Failure to Diagnose Stroke - Treatment for Ischemic Stroke
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An ischemic stroke or white stroke occurs when an artery that supplies blood and oxygen to the brain becomes blocked. About 80% of strokes are of this type. Blood clots are the most common cause of artery blockage that leads to an ischemic stroke. Traditional symptoms of an ischemic stroke include sudden problems such as:
- Numbness or weakness especially on one side of the body, face, arm or leg
- Confusion or trouble speaking or understanding speech
- Trouble seeing in one or both eyes
- Difficulty in walking, dizziness, loss of balance or coordination
- Sudden, severe headache with no known cause
Time = Brain
When someone is having a stroke, every second counts. Time is equal to brain, which means that the longer the stroke progresses without treatment the greater the damage can be. The best treatment for a stroke is prevention. The next best treatment is dealing with the underlying cause. When a patient is having a stroke, it is because oxygen-carrying blood is blocked from the brain by clot, thrombus or blood vessel dissection. Life-saving drugs such as TPA (tissue plasminogen activator) have been developed which can be administered if a patient presents within three hours of the onset of stroke symptoms. TPA can prevent many of the most harmful effects of strokes, only if there is a blood clot in the brain but no bleeding. TPA dissolves the blood clot, opening up the artery for blood to flow again. If TPA is used after the three-hour mark, however, it can actually be more harmful to the patient. If TPA is used with a hemorrhagic stroke (a stroke that occurs with bleeding in the brain), the drug will actually cause more bleeding making the stroke worse. Many times misuse of TPA results in the death or catastrophic injuries for the patient.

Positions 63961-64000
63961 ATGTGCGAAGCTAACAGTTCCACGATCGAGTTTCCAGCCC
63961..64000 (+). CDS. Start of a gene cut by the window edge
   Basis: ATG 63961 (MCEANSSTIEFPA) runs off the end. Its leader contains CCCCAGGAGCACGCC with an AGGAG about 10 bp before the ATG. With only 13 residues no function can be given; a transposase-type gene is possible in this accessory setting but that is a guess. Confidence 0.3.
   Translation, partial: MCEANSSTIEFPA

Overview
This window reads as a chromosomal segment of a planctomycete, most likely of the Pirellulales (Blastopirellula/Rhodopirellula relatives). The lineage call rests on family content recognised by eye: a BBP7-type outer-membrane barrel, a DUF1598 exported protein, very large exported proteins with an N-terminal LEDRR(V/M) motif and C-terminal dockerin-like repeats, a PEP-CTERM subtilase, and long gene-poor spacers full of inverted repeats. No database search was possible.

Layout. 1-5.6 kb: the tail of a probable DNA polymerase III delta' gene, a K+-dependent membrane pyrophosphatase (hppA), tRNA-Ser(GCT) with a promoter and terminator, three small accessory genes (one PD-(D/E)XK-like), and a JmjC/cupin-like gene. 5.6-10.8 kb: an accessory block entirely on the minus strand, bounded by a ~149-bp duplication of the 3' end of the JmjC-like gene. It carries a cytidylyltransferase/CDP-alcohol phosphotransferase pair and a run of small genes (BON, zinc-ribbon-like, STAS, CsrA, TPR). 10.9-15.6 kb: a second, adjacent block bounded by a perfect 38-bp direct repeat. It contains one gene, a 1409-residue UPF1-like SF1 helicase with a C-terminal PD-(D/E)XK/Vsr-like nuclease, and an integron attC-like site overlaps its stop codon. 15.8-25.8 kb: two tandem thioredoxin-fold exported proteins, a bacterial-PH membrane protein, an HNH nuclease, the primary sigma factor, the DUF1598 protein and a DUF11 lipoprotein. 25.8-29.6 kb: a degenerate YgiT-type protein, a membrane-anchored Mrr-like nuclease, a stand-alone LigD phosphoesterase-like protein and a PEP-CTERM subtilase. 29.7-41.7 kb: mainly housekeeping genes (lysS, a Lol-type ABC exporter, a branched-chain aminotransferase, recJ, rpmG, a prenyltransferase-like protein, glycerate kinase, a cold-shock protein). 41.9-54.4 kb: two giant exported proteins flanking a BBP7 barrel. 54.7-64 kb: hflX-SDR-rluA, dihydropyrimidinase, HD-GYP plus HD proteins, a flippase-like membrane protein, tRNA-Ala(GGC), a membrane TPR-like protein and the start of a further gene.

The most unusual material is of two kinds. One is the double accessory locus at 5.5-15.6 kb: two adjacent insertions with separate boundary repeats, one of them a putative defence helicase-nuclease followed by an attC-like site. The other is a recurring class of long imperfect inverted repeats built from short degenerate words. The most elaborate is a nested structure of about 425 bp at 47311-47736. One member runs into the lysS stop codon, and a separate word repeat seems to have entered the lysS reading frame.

Mistakes are made when emergency room doctors and staff do not take careful histories, do not perform careful physical examinations or do not order proper tests. Even if a patient presents more than three hours from the onset of their symptoms, Stroke Centers can perform brain-saving procedures to restore blood flow with success. The effects of ischemic strokes can be reversed with treatment. The treatments, however, must be administered within the first few hours of a stroke. If someone has an ischemic stoke and doctors fail to diagnose the stroke in time to administer the treatment, there may be a claim for failure to diagnose malpractice.
The precursor to stroke can be a TIA (transient ischemic attack). Here symptoms of stroke may come and go completely away again, giving doctors time to act promptly to prevent a completed stroke. Thus proper training and supervision of all emergency room staff is critical for hospitals.
If you have had a stroke or an ischemic attack (TIA) and were not timely or properly treated by your medical professional or hospital, you may have a valid legal claim against the parties or hospitals that treated you. At Biancheria & Maliver, our lawyers' experience with the investigation and proof of both liability and damages in cases of stroke misdiagnosis can help maximize your recovery in a medical malpractice lawsuit. For a free assessment and evaluation of your claim, contact the Pittsburgh medical malpractice attorneys at Biancheria & Maliver. Your case will always be personally reviewed by Deborah Maliver who is both an attorney and a board certified physician.